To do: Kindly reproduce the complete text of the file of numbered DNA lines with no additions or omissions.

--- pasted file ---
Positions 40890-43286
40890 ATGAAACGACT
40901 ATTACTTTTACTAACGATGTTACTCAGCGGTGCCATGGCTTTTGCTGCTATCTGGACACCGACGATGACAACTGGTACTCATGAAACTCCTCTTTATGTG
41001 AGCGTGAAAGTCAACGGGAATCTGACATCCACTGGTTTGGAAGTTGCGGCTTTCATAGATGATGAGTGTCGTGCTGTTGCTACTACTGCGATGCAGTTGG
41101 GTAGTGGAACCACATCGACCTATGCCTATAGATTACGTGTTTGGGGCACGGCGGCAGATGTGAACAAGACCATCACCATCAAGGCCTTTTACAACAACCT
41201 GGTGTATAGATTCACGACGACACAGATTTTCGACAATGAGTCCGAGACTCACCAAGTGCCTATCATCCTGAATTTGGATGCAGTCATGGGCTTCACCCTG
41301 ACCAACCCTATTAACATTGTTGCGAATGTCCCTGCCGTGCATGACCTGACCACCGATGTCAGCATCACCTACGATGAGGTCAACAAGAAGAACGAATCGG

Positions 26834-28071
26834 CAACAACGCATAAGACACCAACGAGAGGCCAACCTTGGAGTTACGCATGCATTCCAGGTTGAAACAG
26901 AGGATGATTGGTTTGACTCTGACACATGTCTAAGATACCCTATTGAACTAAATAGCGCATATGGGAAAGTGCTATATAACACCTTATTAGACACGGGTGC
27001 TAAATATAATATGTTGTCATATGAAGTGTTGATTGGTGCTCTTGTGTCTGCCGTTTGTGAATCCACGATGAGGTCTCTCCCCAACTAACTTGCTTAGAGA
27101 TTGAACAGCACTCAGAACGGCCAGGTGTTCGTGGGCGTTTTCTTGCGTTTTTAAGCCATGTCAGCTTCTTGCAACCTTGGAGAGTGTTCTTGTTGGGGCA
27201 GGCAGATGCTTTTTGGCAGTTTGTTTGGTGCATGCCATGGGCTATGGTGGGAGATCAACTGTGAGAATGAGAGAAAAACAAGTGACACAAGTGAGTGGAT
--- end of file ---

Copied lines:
Positions 40890-43286
40890 ATGAAACGACT
40901 ATTACTTTTACTAACGATGTTACTCAGCGGTGCCATGGCTTTTGCTGCTATCTGGACACCGACGATGACAACTGGTACTCATGAAACTCCTCTTTATGTG
41001 AGCGTGAAAGTCAACGGGAATCTGACATCCACTGGTTTGGAAGTTGCGGCTTTCATAGATGATGAGTGTCGTGCTGTTGCTACTACTGCGATGCAGTTGG
41101 GTAGTGGAACCACATCGACCTATGCCTATAGATTACGTGTTTGGGGCACGGCGGCAGATGTGAACAAGACCATCACCATCAAGGCCTTTTACAACAACCT
41201 GGTGTATAGATTCACGACGACACAGATTTTCGACAATGAGTCCGAGACTCACCAAGTGCCTATCATCCTGAATTTGGATGCAGTCATGGGCTTCACCCTG
41301 ACCAACCCTATTAACATTGTTGCGAATGTCCCTGCCGTGCATGACCTGACCACCGATGTCAGCATCACCTACGATGAGGTCAACAAGAAGAACGAATCGG

Positions 26834-28071
26834 CAACAACGCATAAGACACCAACGAGAGGCCAACCTTGGAGTTACGCATGCATTCCAGGTTGAAACAG
26901 AGGATGATTGGTTTGACTCTGACACATGTCTAAGATACCCTATTGAACTAAATAGCGCATATGGGAAAGTGCTATATAACACCTTATTAGACACGGGTGC
27001 TAAATATAATATGTTGTCATATGAAGTGTTGATTGGTGCTCTTGTGTCTGCCGTTTGTGAATCCACGATGAGGTCTCTCCCCAACTAACTTGCTTAGAGA
27101 TTGAACAGCACTCAGAACGGCCAGGTGTTCGTGGGCGTTTTCTTGCGTTTTTAAGCCATGTCAGCTTCTTGCAACCTTGGAGAGTGTTCTTGTTGGGGCA
27201 GGCAGATGCTTTTTGGCAGTTTGTTTGGTGCATGCCATGGGCTATGGTGGGAGATCAACTGTGAGAATGAGAGAAAAACAAGTGACACAAGTGAGTGGAT